In a large sample (N = 1,149), all the coefficients of correlation between TALEIA's and MMPI-2's raw scores are significant (p < 1%) and in the expected direction among control scales of similar meaning. Correlations between clinical scales are mostly significant (p < 5%), and obviously are higher between scales similar in content - e.g.: Pt, Psychasthenia, on average correlates r = .50 with the five scales belonging to the "anxiety spectrum" of TALEIA-400A: AG, Generalized Anxiety (r = .71), AA, Acute Anxiety (r = .56), FO, Phobias (r = .55), SOC, Obsessive-compulsive Syndrome (r = .68), PEV, Avoidant or Anxious Personality Disorder (r = .58); scores in the S scale, Schizophrenia, on average correlate r = .73 with scores of scales belonging to the "schizophrenic spectrum"). For scales including items different in content, correlations are null or not significant. This happens for the Mf scale (MMPI-2), referring to sexual identity problems, not included in TALEIA-400A, and for the TALEIA's scale POC, Obsessive-compulsive disorder, as the scientific community did not consider this personality disorder as a relevant one when the MMPI was planned.
Only 76% of the correlation coefficients between the Italian editions of the MCMI-III and of the MMPI-2, in a sample of N = 97, are significant (p < 5%). Even in this comparison the MMPI-2 Mf scale shows no significant correlations with the MCMI-III scales, while the Obsessive-compulsive disorder shows significant negative correlations, modest in size (from 5% to 8% of shared variance) with some MMPI-2 scales: Pd (-.27), Pt (-.23) e Sc (-.28). Due to the small size of the coefficients and of the sample (N < 100), these data do not disconfirm the interpretation above.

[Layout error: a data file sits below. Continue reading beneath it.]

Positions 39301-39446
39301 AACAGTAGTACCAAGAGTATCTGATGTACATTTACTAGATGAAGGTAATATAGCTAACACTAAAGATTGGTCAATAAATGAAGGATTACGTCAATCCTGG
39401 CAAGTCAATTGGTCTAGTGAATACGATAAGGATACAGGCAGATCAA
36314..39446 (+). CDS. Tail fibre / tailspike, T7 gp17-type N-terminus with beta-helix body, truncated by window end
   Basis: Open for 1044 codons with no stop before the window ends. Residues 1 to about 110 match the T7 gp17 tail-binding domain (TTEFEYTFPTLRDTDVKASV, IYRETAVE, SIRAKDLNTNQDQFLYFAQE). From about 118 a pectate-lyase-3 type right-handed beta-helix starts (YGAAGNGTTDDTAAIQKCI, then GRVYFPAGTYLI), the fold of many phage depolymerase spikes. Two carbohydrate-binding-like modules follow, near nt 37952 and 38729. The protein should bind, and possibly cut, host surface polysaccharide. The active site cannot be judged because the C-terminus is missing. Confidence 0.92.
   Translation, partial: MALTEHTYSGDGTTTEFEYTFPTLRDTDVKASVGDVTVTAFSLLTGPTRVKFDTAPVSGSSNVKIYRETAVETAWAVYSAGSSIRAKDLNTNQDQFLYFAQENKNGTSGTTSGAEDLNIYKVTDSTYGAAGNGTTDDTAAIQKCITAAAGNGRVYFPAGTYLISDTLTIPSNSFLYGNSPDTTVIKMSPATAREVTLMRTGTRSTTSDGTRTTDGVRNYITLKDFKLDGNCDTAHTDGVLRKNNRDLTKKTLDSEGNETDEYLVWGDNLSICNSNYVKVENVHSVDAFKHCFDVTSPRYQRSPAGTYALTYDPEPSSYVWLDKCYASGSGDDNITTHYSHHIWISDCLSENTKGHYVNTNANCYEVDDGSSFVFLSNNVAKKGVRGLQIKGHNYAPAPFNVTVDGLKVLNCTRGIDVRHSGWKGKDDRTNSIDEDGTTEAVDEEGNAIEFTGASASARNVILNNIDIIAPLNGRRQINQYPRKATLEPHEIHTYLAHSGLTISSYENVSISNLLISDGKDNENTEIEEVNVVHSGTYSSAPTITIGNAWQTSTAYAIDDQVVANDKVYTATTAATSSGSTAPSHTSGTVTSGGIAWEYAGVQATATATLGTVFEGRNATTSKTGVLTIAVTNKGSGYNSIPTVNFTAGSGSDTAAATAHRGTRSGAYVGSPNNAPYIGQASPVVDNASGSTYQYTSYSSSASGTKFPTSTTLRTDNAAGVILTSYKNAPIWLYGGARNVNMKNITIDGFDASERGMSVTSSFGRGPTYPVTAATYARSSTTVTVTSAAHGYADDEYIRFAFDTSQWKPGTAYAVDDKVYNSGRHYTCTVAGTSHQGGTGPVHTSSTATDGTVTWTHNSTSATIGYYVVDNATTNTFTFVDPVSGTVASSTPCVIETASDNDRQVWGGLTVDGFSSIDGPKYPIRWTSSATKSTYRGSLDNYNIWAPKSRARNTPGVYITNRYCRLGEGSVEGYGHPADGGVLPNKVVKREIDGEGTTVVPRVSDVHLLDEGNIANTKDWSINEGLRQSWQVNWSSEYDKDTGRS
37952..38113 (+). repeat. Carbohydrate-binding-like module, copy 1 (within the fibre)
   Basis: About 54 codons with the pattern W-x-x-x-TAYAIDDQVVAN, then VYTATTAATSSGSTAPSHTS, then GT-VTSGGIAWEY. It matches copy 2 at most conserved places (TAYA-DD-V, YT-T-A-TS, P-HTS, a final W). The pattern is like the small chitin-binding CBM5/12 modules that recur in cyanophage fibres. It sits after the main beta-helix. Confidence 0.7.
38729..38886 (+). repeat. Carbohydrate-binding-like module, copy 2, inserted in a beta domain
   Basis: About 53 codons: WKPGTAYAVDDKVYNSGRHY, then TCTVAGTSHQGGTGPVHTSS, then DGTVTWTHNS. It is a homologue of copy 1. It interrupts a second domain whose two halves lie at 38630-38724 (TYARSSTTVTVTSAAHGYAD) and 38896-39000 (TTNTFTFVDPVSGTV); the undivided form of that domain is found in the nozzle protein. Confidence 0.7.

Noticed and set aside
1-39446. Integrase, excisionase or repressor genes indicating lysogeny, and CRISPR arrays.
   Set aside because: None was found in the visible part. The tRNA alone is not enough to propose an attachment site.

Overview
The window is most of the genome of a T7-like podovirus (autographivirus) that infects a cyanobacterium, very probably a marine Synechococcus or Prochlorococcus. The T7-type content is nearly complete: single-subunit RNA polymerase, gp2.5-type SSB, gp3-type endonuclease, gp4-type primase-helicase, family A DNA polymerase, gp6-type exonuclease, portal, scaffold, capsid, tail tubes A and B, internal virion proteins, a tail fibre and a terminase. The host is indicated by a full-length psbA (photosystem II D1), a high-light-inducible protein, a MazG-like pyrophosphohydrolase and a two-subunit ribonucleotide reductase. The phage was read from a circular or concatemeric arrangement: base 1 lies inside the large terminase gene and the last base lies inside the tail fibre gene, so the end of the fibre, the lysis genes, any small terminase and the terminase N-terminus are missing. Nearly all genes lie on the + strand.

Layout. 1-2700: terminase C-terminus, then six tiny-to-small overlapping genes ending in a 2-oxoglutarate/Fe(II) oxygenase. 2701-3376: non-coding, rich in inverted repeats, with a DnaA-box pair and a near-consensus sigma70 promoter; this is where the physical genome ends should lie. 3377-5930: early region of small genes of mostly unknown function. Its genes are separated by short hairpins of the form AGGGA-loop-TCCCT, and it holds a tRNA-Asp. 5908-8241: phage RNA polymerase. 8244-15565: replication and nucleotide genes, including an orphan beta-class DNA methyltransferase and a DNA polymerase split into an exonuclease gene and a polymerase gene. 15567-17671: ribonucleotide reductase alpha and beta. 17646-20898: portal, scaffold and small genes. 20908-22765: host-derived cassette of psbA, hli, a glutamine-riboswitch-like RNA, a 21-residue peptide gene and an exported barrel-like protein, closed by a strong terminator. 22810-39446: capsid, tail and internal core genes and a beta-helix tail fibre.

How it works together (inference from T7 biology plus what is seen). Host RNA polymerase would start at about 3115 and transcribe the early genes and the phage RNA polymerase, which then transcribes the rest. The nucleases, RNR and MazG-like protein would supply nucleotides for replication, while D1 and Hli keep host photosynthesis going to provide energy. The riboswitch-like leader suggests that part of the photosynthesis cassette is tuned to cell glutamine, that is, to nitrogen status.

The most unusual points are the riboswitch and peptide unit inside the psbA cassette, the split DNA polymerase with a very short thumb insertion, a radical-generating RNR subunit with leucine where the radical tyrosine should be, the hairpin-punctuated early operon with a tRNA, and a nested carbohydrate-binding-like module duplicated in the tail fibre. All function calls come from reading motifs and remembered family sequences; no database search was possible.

Validity evidence from different groups studies
One of TALEIA's forms has been submitted to four large samples: (i) "certified normal": 773 men (Italian national sample) who had been certified as "not pathological" after a medical screening including MMPI and a medical interview; (ii) "unselected normal, in a draft screening situation": 386 young men from Rome city and county; (iii) "unselected normal, in a guidance situation voluntarily required": 156 young men from Rome city and county; (iv) "certified pathological": 384 patients from different Italian cities (Central and Northern Italy), with medical diagnosis of clinical or personality disorder (53 different diagnoses, as to their DSM-IV codes). A Multivariate Analysis of Variance (MANOVA) showed significant differences among the four samples and similar relevance of two factors: testing situation, and psychological or personality disorders (C67, C68).
Clinical studies
A recent study on schizophrenic patients showed that TALEIA-400A gives correct evidence about comorbidities: BUZZANCA, A., DI FABIO, F., BONCORI, L., BIONDI, M., (2010) Comorbilità psicopatologiche e qualità della vita in un campione di pazienti psichiatrici, "Rivista di psichiatria", 45, 22-33.
Italian norms
The evidence about the relevance of the testing situation suggested the opportunity of calculating different norms for the following typical situations:

  • clinical
  • guidance
  • "first level" selection
  • "second level" selection (managerial and professional positions)

The Italian norms are based on four samples of 7,000 Ss. (total), examined between years 2000 and 2007. The norms are verified on an annual basis, and released to the authorised users via internet.
TALEIA's norms are unique in Italy both for their situation specificity and for their continual revision.

International developments
TALEIA-400A has been translated into Polish, Spanish (European and Argentinian Spanish), and English. Studies about comparability of social distortion in different countries have been conducted, as well as further research on validity in different countries, thanks to international academic agreements. TALEIA's Polish version, after a previous validity study, has been successfully used in a nation-wide research about PTSD, coordinated by prof. B. Zawadzky, University of Warsaw. The Spanish versions have been initially validated thanks to the co-operation of prof. C. Jenaro Rio (Univ. of Salamanca, Spain), prof. C. Fernández Liporace (Univ. of Buenos Aires, Argentina). An English-American version is undertaking a validity study in the California State University of Los Angeles - Northridge (CA, USA), thanks to the co-operation of prof. L. Laganà. A Brazilian edition is under construction.
Further international agreements are under discussion.